How a Labor Stronghold Could Soon Take a Hit

By Eric Morath and Danny DoughertyFeaturesDow Jones Newswires

The face of union labor is increasingly a woman teaching at a public school rather than a man digging in a coal mine, according to new data released by the Labor Department. Teachers and other government workers have become the backbone of organized labor at a time when factories and other private-sector businesses are less likely to be unionized.

One of these trends could soon take a turn.

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The Supreme Court is expected to rule this year on whether public-sector unions can require all represented employees to pay fees. If the court rules against the American Federation of State, County and Municipal Employees in the case -- the expected outcome now that Justice Neil Gorsuch has joined the court -- government workers would have less incentive to fund unions that negotiate on their behalf.

Overall union membership rates held steady last year at 10.7%, according to the latest Labor Department data. Public-sector union membership held steady at 34%.

Here is how union membership is trending leading up to the big court decision.

In the workforce overall, private-sector workers outnumber government employees more than 5 to 1. But the number of private-sector union members nearly matches the number in the public sector.

Private, nonunion jobs have grown the fastest in the U.S. in the past 35 years, while the median union member, whether in the public or private sector, earns more than a median worker who isn't in a union.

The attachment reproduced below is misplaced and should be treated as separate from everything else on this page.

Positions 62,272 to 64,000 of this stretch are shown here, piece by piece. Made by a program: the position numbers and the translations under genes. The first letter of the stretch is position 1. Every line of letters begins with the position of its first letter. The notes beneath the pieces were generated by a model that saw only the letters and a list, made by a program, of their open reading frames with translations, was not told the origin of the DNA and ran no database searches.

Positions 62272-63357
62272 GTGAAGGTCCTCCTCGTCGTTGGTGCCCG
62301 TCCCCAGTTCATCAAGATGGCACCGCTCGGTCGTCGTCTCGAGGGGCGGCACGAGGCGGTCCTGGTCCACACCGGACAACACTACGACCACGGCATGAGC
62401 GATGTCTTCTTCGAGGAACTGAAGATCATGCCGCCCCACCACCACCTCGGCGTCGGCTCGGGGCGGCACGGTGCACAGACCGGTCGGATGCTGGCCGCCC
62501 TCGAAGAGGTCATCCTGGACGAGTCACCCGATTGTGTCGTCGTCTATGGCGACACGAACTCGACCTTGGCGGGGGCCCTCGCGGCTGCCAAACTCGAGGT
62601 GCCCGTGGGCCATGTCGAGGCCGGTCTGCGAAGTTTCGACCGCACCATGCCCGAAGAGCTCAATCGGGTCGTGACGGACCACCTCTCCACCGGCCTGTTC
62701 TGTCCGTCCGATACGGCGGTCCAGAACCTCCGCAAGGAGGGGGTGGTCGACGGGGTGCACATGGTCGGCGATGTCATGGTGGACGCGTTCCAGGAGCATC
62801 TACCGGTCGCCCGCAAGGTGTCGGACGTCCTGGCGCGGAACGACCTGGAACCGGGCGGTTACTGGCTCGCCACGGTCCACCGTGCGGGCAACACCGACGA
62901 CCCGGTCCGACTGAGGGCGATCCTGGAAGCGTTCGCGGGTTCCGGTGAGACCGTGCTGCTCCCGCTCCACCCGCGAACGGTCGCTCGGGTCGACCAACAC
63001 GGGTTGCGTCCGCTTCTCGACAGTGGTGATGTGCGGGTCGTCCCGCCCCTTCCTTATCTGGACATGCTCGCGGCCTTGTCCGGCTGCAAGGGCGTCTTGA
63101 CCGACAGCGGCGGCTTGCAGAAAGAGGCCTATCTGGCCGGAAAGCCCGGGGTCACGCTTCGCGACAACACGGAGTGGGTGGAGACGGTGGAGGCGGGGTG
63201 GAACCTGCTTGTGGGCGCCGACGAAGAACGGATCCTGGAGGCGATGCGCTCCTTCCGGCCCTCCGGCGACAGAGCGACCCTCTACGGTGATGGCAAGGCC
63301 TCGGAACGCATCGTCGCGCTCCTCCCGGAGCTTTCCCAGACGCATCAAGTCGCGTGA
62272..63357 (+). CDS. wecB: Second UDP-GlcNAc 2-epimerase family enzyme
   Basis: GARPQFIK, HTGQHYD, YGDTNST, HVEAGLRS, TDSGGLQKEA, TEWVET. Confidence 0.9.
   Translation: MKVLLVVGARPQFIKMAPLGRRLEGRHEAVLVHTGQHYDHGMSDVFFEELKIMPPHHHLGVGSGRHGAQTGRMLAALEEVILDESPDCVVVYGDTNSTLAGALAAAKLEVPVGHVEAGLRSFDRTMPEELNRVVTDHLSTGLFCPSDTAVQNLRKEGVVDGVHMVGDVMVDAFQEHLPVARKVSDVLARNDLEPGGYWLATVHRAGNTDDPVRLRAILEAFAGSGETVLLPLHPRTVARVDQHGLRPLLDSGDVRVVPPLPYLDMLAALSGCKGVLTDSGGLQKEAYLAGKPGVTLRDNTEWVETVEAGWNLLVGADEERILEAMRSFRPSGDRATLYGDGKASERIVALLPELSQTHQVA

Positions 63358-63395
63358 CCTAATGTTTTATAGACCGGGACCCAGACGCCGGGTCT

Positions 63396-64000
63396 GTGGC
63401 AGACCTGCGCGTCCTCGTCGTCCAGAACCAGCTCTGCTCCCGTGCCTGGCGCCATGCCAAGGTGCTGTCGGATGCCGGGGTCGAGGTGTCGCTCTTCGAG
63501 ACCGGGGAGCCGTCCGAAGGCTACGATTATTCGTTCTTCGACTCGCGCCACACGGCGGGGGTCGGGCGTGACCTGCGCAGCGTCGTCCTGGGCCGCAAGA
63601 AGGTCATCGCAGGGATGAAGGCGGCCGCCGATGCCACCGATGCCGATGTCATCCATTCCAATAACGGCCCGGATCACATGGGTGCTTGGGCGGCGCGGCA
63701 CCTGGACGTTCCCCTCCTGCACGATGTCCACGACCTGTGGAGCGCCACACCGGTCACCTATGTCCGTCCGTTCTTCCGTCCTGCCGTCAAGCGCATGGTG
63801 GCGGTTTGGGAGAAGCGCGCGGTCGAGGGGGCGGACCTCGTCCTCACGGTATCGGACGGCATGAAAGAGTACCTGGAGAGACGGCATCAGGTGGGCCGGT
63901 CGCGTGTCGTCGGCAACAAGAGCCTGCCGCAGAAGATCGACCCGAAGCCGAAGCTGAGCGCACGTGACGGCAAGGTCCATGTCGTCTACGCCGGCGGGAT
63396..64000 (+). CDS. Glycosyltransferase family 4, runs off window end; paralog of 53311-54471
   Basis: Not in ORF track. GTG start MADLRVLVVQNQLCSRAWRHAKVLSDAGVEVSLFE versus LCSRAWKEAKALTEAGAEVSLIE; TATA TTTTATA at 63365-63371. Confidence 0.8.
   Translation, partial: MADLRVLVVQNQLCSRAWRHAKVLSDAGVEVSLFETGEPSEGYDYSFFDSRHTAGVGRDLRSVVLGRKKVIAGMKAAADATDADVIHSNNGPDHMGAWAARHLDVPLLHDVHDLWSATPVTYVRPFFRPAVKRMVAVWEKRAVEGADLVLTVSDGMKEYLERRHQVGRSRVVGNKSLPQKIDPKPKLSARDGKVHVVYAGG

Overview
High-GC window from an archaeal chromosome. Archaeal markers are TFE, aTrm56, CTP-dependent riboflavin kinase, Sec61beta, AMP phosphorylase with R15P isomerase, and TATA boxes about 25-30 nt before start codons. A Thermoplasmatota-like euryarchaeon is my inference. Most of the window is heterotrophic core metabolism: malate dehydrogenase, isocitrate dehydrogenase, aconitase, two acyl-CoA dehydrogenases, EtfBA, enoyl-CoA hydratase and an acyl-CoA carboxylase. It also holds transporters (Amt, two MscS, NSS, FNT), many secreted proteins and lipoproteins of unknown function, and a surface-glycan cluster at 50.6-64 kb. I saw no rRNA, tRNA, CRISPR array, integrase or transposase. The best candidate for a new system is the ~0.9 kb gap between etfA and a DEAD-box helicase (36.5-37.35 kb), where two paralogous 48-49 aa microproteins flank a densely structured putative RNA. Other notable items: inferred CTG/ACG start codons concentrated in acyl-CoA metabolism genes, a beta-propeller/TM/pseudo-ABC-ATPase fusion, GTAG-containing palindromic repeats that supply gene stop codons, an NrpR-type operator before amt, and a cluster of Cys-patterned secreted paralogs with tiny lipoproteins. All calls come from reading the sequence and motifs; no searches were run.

Traditional blue-collar workers are now less likely to be in a union. Meanwhile, unions have had little success in organizing faster-growing service-sector industries, such as health care and food service.

Union-membership rates among federal workers, who can't be compelled to pay dues or union fees, is lower than the rate for other levels of government, but higher than for the private sector. The lower federal rate offers a preview of how local and state unions might fare should the Supreme Court rule that state and local workers can't be required to pay.

The share of women in unions has increased as membership rates in fields such as manufacturing and mining fell.

Union members tend to be older than the workforce as a whole.

So-called right-to-work states, where union representation can't be a condition of employment, have much lower rates of union membership. If the Supreme Court overturns its 1977 precedent, government workers would be treated similarly to private employees in such states.

Write to Eric Morath at eric.morath@wsj.com

(END) Dow Jones Newswires

January 19, 2018 13:29 ET (18:29 GMT)